Leroy was waiting for him when he knocked, and was ready to go, with no excuses or hesitation.
“Come on, then, you,” he said. “I sure hope you ain’t squeamish.”
Oscar grunted and went to step inside, but Leroy shook his head.
“Nah, you’n me, we be goan for a boat ride.”
He forced a grin. Oscar thought he looked nervous, and put a hand to the butt of his gun.
“Ah, now doan be like dat, Of’cer. I ain’t armed, and b’sides, I ain’t the threat. I reckon you won’t need your gun at all, but if it makes you more comfortable…”
Together, they walked down in the dark to Leroy’s dock, and Oscar froze when he heard something moving.
“Come on out of there with your hands up!” Oscar yelled, pulling his gun and shining his flashlight at the boat. “Come on out of there! Leroy, I swear to God, if there’s someone laying in wait for me there, the second bullet will be going through your head.”
“Well ain’t that a fine merci bien?” Leroy sneered, and shined his own flashlight on the boat, and caught a flash of movement from something pale and hairy.
“What the shuddering fuck was that?” Oscar asked in alarm.
“Oh, dat be Pinkie,” Leroy laughed, and moved his flashlight around until he spotted the animal. It hissed at them in fury when they shined a flashlight in his hideous eyes, which were pink. “He an albino ‘possum. Freaky little spook, ain’t he? One of a kind, but then, he ain’t alone in dat when it come to de bayou. Nossir. He ain’t the strangest thing you goan see tonight, so you best be prepared.”
The bayou at night is full of noises never heard during the day. Cicadas, owls, and frogs, and other nocturnal things, of course, but in the stillness, you can truly hear the water move around the boat, and hear your heart in your ears. The wind whispering through the trees, telling secrets as old as the sky. Every movement of every creature grabs your attention; every bird’s cry sends you spinning your head looking for a glimpse. That’s what the bayou should be like, so when Oscar found himself in the midst of what he could only describe as black noise — a sort of nothingness — it unsettled him. It was like entering a bubble where there was an absence of sound. Leroy cut the motor, and in that utter stillness, they could hear a low humming, almost like you’d hear from power lines, or that faint electric buzz after a thunderstorm.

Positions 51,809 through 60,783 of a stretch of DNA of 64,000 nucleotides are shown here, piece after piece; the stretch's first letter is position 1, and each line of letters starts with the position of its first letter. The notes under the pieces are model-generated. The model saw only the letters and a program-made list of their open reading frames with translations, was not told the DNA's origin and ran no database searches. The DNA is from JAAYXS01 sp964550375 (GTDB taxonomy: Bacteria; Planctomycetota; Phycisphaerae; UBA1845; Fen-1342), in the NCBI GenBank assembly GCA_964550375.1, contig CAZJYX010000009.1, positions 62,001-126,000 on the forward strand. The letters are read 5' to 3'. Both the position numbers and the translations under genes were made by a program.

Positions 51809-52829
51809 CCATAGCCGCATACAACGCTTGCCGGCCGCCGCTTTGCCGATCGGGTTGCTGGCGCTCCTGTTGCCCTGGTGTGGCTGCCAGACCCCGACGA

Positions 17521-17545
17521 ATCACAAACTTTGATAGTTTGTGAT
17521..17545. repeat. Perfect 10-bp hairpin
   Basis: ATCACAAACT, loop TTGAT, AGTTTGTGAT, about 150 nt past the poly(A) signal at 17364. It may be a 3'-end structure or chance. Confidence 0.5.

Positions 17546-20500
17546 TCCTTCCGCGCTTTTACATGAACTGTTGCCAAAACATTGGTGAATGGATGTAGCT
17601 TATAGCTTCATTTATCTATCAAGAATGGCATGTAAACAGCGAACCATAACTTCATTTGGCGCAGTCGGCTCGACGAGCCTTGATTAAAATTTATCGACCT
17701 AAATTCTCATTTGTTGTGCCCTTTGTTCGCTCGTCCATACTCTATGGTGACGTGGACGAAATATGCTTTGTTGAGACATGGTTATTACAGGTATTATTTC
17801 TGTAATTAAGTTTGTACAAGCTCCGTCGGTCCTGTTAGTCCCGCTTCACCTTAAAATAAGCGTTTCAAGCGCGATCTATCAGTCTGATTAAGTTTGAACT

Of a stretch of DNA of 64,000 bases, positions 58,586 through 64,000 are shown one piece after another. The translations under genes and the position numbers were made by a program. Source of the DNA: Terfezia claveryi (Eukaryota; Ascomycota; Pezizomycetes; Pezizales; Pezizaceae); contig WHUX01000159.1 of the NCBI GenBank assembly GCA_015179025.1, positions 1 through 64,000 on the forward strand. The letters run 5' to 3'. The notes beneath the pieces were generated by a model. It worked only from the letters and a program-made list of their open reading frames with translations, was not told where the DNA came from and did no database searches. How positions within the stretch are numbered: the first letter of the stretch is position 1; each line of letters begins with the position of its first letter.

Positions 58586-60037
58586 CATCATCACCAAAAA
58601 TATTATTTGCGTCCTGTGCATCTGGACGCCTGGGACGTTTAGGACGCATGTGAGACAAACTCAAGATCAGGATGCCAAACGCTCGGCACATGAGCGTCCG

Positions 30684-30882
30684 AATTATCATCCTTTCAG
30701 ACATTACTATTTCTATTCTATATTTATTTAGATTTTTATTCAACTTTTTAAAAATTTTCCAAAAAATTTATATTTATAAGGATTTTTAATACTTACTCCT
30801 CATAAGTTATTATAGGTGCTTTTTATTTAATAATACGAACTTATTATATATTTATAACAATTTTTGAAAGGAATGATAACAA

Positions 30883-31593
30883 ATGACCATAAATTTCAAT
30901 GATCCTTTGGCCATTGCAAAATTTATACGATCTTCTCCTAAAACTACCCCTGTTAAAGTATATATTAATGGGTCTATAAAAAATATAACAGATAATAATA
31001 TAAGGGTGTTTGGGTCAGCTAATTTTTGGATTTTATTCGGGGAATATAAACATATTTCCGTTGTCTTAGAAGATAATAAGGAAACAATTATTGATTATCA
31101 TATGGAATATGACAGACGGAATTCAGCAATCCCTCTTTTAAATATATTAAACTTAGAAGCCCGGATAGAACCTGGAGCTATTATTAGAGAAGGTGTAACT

“Leroy,” Oscar said, and the effort of speaking made him feel queasy. “What the hell is this?”
“Pinch your lip or something,” the thin Cajun advised. “It helps a little. And wipe your nose. It’s bleedin’.”
Oscar’s eyes were watering as well. He felt like someone was drilling into his sinuses.
“And whatever you do, don’t look at her too long, neither,” Leroy said. “Best you let me do de talkin’, you. You just sit back an’ enjoy de ride, eh?”
“What are you talking about?”
“Shh,” Leroy put his hand over the other man’s mouth.
They were drifting toward a grove of cypress trees, a mammoth entanglement of roots the like of which Oscar had never seen before. It reminded him of a drawing of Yggdrasil, the fabled world-tree of Norse mythology he’d seen once in a book he’d taken out of the library when he was just a boy. There was a smell to the place — an old, dead smell, stronger than the rest of the bayou. This was a strange, forbidding place, and Oscar felt conflicting urges — the first, a mad desire to jump in and embrace his terror, the second, more sane instinct was to flee. To turn the boat around and never come back.
“Chuk!” Leroy called in a hushed tone. “Chuk, you there ol’ gal?”
Oscar winced through the pain and stared at the roots of the grove. And then the roots began to move.
“Pass me another one of them beignets, cher,” Oscar said, trembling slightly.
“You saw it?” Celine asked, handing her father another pastry.
“I looked at something so impossible I couldn’t have dreamed it in my worst nightmares. The roots was moving, and this… this thing pulled itself up out of the water, and opened its eyes… first one, then two, then six, then ten, then a thousand. Its face, or head, or torso, or I don’t know — was at least ten feet wide and twice that high, and shapeless. It seemed to writhe and swell and change shape even as I watched it, and just looking at it made me dizzy and sick. It opened what I thought was a mouth, but it was like no mouth I’ve ever seen, it just kept opening and unfolding, layer after layer of pink and grey, like a living cave full of teeth. And then it spoke.”
Celine was pale but anxious to hear. Oscar hung his head and couldn’t continue, and she grabbed his head in both hands and lifted it, glaring into his eyes.
“What did it say?”
Several thick tentacles reached out and grabbed hold of the boat. A thick, foul odour filled the air, and two words were uttered in a wet, guttural voice.
Then there was a screech that was heard and yet not heard; more of a feeling, a terrible pain in their heads, and Oscar fell on his face in the boat and began to tremble and foam at the mouth. A thin trickle of blood seeped out of his ears as his eardrums burst.